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Sunday, November 19, 2017

MarkerDetails

Marker Details

Historical Marker:

Abraham Lincoln


Picture:
Location:
The marker is located at the rest area on I-55, southbound lanes, northeast of Springfield. It is just north of the bridge over the Sangamon River.
Latitude:
39.8877
Longitude:
-89.5971
Dedication Date:
01/01/1972
Dedication By:
Illinois Department of Transportation and The Illinois State Historical Society

Marker Description:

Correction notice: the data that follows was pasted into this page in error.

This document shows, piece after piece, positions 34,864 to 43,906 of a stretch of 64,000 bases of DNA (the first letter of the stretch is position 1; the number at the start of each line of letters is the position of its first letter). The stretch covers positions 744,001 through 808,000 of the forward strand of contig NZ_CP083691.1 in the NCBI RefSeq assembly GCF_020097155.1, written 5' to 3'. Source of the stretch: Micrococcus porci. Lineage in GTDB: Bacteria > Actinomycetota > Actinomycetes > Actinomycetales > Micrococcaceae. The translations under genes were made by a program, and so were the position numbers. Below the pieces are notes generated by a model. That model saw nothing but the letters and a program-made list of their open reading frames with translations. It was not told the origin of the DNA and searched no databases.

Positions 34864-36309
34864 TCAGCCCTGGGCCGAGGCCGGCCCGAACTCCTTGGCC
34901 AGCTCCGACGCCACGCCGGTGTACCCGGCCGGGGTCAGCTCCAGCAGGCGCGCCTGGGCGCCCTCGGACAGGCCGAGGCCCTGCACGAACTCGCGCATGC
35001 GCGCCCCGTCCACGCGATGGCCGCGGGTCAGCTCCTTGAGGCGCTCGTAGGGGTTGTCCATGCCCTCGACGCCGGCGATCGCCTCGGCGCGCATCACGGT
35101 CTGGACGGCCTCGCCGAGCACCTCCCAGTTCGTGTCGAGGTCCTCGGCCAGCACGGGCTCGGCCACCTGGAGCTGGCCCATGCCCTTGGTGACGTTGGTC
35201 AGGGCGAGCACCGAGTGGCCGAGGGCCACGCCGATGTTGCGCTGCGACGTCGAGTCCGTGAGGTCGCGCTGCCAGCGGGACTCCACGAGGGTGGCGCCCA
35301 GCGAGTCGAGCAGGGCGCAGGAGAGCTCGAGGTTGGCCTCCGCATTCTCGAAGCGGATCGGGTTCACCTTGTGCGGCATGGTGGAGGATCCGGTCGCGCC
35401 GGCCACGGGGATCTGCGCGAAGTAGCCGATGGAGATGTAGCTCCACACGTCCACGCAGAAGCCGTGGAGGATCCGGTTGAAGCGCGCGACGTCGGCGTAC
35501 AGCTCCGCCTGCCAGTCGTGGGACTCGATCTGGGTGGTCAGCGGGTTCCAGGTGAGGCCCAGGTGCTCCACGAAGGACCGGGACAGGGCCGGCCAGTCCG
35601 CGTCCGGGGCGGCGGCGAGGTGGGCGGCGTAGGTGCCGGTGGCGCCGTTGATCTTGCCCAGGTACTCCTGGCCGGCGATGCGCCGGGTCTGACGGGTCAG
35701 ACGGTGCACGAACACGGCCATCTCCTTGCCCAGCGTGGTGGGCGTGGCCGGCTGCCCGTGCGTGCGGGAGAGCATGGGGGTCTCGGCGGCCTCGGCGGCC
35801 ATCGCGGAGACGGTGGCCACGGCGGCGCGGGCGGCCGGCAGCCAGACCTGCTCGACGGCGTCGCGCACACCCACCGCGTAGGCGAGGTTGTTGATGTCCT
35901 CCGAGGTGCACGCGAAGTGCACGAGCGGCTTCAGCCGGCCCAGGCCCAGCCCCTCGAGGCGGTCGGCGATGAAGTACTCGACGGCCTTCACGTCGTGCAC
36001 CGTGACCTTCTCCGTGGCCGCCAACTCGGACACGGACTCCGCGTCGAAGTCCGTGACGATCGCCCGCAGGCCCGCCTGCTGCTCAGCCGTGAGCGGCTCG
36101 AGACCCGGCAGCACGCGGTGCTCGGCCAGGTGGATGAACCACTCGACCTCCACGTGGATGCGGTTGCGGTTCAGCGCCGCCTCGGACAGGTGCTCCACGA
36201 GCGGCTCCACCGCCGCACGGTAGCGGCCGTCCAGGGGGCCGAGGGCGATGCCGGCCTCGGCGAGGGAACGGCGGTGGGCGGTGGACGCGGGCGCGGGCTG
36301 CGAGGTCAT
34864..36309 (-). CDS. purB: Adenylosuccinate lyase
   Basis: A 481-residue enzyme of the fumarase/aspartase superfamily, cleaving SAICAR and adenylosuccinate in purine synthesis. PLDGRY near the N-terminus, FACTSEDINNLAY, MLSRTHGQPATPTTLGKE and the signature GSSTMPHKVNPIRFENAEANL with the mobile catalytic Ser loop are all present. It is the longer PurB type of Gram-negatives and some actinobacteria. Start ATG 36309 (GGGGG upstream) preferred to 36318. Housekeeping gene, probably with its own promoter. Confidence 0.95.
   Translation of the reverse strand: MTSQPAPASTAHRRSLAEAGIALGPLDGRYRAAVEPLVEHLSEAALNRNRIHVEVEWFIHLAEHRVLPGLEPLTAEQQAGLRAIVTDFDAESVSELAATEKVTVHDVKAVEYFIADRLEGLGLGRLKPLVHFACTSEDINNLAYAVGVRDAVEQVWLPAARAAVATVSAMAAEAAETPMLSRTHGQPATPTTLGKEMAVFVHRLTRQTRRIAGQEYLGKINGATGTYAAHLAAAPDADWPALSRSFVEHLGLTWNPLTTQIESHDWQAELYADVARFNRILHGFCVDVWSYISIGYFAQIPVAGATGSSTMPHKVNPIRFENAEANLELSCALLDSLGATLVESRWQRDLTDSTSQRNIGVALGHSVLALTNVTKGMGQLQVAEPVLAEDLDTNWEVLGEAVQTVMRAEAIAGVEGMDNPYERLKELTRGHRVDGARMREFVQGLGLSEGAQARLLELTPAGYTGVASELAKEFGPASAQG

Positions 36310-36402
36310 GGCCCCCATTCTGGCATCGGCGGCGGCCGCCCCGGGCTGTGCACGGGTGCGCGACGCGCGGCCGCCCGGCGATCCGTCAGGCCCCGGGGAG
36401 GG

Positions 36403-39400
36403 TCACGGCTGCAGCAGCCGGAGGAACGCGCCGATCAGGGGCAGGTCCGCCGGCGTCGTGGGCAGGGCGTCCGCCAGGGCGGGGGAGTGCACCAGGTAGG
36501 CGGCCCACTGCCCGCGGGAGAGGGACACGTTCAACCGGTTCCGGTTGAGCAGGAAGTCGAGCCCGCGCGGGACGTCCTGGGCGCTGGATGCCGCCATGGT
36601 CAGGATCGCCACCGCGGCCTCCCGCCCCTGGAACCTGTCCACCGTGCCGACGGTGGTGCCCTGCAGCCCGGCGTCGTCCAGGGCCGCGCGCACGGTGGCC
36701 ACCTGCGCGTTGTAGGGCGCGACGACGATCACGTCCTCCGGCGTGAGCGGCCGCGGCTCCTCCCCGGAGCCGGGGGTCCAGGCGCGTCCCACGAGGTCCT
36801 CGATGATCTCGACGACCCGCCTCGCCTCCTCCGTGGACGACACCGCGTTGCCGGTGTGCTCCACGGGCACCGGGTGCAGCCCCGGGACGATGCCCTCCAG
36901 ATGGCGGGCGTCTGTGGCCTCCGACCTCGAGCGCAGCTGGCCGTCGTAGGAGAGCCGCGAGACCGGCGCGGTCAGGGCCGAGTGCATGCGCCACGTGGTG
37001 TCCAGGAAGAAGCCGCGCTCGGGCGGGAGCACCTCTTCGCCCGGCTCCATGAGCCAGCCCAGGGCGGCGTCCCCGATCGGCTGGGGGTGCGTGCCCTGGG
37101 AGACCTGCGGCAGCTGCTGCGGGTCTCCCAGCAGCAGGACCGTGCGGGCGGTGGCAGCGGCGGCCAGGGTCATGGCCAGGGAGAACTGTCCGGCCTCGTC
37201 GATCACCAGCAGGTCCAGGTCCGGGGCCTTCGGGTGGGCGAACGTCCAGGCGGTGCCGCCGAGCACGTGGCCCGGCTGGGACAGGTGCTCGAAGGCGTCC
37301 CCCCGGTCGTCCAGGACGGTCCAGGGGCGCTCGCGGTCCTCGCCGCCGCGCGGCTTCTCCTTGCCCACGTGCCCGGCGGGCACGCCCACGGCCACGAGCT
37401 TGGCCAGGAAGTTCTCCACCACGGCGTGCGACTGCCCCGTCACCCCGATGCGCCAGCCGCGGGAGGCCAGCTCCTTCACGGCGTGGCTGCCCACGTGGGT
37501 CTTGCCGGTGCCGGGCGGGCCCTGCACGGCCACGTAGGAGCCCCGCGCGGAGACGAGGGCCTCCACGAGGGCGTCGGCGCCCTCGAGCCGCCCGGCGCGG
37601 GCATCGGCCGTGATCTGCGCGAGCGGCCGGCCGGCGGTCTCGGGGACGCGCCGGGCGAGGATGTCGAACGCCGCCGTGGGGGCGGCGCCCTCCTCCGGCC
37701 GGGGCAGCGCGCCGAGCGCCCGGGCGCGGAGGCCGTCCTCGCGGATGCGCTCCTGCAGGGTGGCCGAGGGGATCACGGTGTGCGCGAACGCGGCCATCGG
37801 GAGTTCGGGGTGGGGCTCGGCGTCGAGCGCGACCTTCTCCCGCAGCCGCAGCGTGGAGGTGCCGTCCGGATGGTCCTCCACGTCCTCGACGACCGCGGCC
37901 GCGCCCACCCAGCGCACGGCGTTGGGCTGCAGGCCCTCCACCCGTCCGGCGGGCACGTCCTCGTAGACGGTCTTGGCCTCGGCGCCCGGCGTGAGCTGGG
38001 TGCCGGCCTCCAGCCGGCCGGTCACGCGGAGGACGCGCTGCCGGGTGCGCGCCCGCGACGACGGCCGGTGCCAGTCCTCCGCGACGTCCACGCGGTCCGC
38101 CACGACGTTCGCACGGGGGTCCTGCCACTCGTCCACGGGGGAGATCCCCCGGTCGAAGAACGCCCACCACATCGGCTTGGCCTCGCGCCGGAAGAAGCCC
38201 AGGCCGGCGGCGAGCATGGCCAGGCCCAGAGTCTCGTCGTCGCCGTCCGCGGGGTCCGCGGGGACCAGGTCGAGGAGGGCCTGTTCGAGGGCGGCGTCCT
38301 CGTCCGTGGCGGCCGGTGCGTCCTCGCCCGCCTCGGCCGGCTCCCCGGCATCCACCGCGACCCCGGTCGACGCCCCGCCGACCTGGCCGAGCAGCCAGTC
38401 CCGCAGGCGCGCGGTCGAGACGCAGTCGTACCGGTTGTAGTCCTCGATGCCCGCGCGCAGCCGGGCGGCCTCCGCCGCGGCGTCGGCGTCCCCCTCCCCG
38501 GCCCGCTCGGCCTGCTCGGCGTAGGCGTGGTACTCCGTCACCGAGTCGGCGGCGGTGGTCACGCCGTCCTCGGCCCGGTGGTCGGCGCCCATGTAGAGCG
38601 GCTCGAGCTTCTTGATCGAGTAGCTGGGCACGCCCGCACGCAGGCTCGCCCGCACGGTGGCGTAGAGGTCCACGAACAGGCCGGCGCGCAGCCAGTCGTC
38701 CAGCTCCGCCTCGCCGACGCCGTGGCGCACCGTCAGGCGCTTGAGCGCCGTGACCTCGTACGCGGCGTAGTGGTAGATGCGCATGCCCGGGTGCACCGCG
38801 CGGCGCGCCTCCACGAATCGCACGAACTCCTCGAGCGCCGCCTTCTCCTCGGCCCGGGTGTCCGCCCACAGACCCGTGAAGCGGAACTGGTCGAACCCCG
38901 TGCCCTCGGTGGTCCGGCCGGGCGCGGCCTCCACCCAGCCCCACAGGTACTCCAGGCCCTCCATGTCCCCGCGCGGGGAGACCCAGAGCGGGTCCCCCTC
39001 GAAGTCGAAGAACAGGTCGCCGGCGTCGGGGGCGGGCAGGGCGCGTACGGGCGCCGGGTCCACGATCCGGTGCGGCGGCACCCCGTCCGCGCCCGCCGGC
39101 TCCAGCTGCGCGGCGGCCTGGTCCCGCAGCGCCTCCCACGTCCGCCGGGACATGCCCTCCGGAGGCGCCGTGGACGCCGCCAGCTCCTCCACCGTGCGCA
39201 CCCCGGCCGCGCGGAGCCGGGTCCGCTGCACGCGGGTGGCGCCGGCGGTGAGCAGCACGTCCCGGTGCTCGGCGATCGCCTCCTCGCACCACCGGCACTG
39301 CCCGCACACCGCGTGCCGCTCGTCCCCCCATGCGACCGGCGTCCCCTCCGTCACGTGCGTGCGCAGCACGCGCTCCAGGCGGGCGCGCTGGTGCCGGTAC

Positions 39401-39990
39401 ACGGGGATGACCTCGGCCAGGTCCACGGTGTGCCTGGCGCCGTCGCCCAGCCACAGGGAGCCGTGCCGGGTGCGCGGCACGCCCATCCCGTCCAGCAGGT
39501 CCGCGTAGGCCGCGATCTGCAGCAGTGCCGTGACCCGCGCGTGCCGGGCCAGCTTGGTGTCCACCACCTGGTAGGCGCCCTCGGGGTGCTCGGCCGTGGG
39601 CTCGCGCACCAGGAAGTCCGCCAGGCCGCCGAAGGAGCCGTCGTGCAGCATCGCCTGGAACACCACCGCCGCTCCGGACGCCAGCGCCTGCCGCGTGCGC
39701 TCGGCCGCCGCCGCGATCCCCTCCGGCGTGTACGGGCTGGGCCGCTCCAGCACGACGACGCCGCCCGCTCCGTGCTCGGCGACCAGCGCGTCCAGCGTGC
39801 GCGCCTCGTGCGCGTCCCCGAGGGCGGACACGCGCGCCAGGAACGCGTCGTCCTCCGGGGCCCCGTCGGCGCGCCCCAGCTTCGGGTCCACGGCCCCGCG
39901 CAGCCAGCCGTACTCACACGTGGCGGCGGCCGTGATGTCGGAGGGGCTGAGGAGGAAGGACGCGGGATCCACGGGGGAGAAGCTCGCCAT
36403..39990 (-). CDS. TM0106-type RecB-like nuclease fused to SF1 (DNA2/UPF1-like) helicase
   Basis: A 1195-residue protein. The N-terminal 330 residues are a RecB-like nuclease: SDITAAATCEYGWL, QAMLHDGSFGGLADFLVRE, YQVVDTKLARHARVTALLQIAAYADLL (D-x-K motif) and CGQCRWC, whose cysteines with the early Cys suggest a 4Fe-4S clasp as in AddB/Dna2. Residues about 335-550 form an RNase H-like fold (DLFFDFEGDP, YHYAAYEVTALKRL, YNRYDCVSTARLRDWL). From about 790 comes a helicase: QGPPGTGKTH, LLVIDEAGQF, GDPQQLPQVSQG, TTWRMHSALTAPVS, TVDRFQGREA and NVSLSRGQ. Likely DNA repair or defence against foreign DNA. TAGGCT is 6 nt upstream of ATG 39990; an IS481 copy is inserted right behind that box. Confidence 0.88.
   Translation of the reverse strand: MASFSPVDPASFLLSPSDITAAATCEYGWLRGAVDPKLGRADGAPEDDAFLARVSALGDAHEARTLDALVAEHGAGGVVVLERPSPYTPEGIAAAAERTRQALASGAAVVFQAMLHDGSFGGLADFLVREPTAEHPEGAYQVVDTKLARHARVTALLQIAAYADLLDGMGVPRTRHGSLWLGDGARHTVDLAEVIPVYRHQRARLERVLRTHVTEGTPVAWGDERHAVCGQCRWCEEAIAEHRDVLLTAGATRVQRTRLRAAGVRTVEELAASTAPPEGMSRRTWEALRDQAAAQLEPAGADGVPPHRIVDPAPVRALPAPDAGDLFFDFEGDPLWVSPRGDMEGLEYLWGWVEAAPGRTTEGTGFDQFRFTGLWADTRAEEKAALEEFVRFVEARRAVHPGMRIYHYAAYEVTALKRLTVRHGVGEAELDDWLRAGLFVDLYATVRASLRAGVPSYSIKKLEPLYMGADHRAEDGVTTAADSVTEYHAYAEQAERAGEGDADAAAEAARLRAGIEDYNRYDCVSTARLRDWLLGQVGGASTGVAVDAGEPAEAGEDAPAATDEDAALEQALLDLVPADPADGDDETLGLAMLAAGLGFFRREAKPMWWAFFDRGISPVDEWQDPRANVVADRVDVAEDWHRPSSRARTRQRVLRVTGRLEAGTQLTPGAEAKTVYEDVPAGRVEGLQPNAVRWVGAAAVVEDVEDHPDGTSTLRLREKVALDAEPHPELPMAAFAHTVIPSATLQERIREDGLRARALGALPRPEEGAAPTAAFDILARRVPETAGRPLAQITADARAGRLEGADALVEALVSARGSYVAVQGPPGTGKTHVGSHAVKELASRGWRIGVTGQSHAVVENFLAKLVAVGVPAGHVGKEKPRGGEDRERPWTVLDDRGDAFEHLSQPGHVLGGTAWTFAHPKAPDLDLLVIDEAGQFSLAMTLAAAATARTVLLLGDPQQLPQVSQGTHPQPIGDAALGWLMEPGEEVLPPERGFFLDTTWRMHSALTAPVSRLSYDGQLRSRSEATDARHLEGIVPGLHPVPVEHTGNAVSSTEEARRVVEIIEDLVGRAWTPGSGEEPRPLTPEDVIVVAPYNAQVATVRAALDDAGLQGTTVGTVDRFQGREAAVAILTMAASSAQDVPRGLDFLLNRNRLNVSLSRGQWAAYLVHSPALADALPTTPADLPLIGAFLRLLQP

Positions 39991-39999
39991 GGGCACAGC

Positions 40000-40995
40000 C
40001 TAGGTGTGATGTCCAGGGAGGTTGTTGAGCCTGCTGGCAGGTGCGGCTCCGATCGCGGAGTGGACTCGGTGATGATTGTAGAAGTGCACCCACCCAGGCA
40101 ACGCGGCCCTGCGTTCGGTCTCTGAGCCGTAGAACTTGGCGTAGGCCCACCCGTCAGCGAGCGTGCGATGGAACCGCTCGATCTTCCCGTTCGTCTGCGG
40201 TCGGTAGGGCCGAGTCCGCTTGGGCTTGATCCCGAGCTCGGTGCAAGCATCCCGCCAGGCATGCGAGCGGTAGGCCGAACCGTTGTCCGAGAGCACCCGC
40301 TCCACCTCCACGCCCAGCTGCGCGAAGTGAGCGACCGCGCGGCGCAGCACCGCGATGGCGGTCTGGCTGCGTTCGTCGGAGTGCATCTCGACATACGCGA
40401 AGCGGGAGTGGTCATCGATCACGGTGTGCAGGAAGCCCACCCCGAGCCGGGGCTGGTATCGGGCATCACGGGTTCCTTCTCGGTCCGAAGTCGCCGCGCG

Abraham Lincoln was born in Hardin County, Kentucky, February 12, 1809. He moved with his family to Indiana in 1816 and to Illinois in 1830. His first home in Illinois was eight miles southwest of Decatur. He later moved alone to New Salem and there he operated a general store and served as Postmaster and Deputy County Surveyor. He served as a Representative in the State Legislature, 1834-1842, and in 1837 was a leader in the effort to move the state government from Vandalia to Springfield. Springfield became the capitol in 1839. In 1836 Lincoln was admitted to the bar, and in 1837 he moved to Springfield and began his law practice. He argued cases in a number of circuit courts, especially those in counties in the Eighth Judicial Circuit. He spent much of his public life at the Old State Capitol in downtown Springfield. In 1842 he married Mary Todd and in 1844 purchased his home at Eighth and Jackson Streets in Springfield. As a Whig, Lincoln was elected a Representative to the United States Congress in 1846. As a Republican he opposed Stephen A. Douglas for the United States Senate in 1858, and the debates between the candidates made Lincoln nationally prominent though Douglas won the race. Lincoln was elected President of the United States in 1860, and the election of a Republican prompted the southern states to secede from the Union. Lincoln was inaugurated march 4, 1861, and the Civil War began April 12. The original aim of the north was restoration of the Union; after 1862, freeing the slaves became another objective. Lincoln was reelected in 1864. At his second inauguration in 1865 he pled for a conciliatory attitude toward the South. He pursued the war to a successful conclusion, capped by Lee's surrender to Grant on April 9, 1865. Five days later Lincoln was assassinated in Ford's Theatre in Washington. He is buried in Oak Ridge Cemetery, Springfield.
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